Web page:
Press Release – May 28, 2014 – Amerindian Peoples Association Sets Record Straight on EU FLEGT Project Finances

Amerindian Peoples Association Sets Record Straight on EU FLEGT Project Finances


The Amerindian Peoples Association (APA) wishes to set the record straight regarding its project, “Promoting the effective participation of indigenous peoples in the FLEGT Voluntary Partnership Agreement process in Guyana” being funded by the European Union (EU).


It has recently come to the notice of the APA that the facts of this project was misrepresented by a senior government official  during various forums including public meetings held in Amerindian villages in Region 1 and 9. It first came to our notice that during a meeting near Georgetown this official was reported as saying to people who were brought to take part in a protest action, “Recently they had a big project. I think they got 150,000 Euros which is nearly 40 million Guyana dollars, APA, claiming they represent Amerindian people. The European Union gave that to them … and that’s why I want to tell all of you as well, the LCDS is government of Guyana.” It has been reported that this official also made similar statements in recent meetings in Santa Rosa Village, Moruca, Region 1 and in other communities in the Rupununi, Region 9. Additionally this person has also been attempting to discourage people from cooperating with the organisation. In the meeting near Georgetown the people were told that they must not support the organisation as the “APA is in bed with the opposition” and that what the APNU and AFC are doing in parliament, “the APA is doing the same thing outside in the field.”

The APA wishes to clarify that the organisation is a non-profit non-governmental organization that is registered under the laws of Guyana and is not affiliated to any political party. That this government official feels entitled to tell hundreds of Amerindians which organizations they can and cannot freely associate with or misrepresent how the organisation operates belies a deeply disturbing measure of how far an official of the government is from respecting the rights of the indigenous peoples to make their own decisions.

With regards to the project, in December 2013 the APA and the EU signed a two-year agreement for the above mentioned project which officially began in March 2014. The agreement is for a grant of EUR150000 or approximately GY$36 million to carry out activities described in the project proposal submitted to the EU. These include a series of community workshops on the FLEGT – Forest Law Enforcement Governance and Trade and FLEGT Voluntary Partnership Agreement (FLEGT VPA) primarily for Regions 1 and 2, development of materials for the workshops and for wider distribution, and participation of community representatives at local and national forums where FLEGT VPA is being discussed, among other activities.  This project comes at a time when Guyana and the European Union (EU) are currently in negotiations over the terms of a FLEGT VPA, an initiative that aims to stop the sale of illegally and non-sustainably harvested timber within the EU and to reduce deforestation in timber producing nations, including Guyana. The objective of this project is to ensure that Amerindian communities have the information, capacity and opportunity to make their own choices about related development and since the FLEGT VPA has implications for indigenous communities, it is important that their leaders are empowered to make informed decisions regarding the various aspects of these negotiations.  Therefore while the FLEGT VPA may be a government led initiative, indigenous peoples have a huge stake in determining how these negotiations go.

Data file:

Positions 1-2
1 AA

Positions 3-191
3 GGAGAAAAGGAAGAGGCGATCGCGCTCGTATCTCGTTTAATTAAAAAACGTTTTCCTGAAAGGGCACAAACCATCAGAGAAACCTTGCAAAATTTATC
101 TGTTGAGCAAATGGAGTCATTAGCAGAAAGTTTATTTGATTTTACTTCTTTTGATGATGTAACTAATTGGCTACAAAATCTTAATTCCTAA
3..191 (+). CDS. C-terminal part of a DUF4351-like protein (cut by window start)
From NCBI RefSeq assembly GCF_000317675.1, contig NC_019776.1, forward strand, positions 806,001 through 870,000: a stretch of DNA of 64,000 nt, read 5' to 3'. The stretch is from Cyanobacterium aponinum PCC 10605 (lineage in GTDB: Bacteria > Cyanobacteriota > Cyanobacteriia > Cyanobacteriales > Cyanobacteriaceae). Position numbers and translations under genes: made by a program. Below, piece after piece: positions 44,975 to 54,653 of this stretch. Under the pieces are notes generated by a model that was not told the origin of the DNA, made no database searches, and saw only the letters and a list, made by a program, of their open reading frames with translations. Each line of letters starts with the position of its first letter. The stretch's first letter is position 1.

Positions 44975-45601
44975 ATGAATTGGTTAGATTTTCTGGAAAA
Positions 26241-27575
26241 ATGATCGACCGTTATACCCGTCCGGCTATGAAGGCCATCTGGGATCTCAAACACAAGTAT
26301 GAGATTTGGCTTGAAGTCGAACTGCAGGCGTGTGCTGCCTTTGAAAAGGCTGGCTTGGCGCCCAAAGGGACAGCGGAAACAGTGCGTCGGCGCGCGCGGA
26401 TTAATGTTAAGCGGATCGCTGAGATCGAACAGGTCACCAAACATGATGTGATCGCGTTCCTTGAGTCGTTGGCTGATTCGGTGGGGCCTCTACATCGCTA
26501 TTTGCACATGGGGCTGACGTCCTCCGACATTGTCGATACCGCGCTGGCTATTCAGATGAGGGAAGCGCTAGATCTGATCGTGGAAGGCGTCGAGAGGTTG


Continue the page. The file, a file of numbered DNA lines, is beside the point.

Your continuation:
The funding for this project was awarded to the APA through a completely transparent and formal application process and the APA will have to rigorously account to the EU for the monies spent. Spending can only be done according to what was agreed in the project document.  Monies will not be paid in one lump sum but instead in parts during the two years period as the APA satisfies project requirements.  Any intimation that the grant funds for this project are being misused by the APA has no basis in fact.


Prior to receiving this grant the APA had been involved in discussions on the subject at the central level and had been making strenuous representation for wider indigenous participation at the national level and for direct input from the communities into these discussions. Among other recommendations, the APA had stressed the need for funding for more outreach and consultations as the organization had noted that enough was not being done to highlight and address indigenous concerns.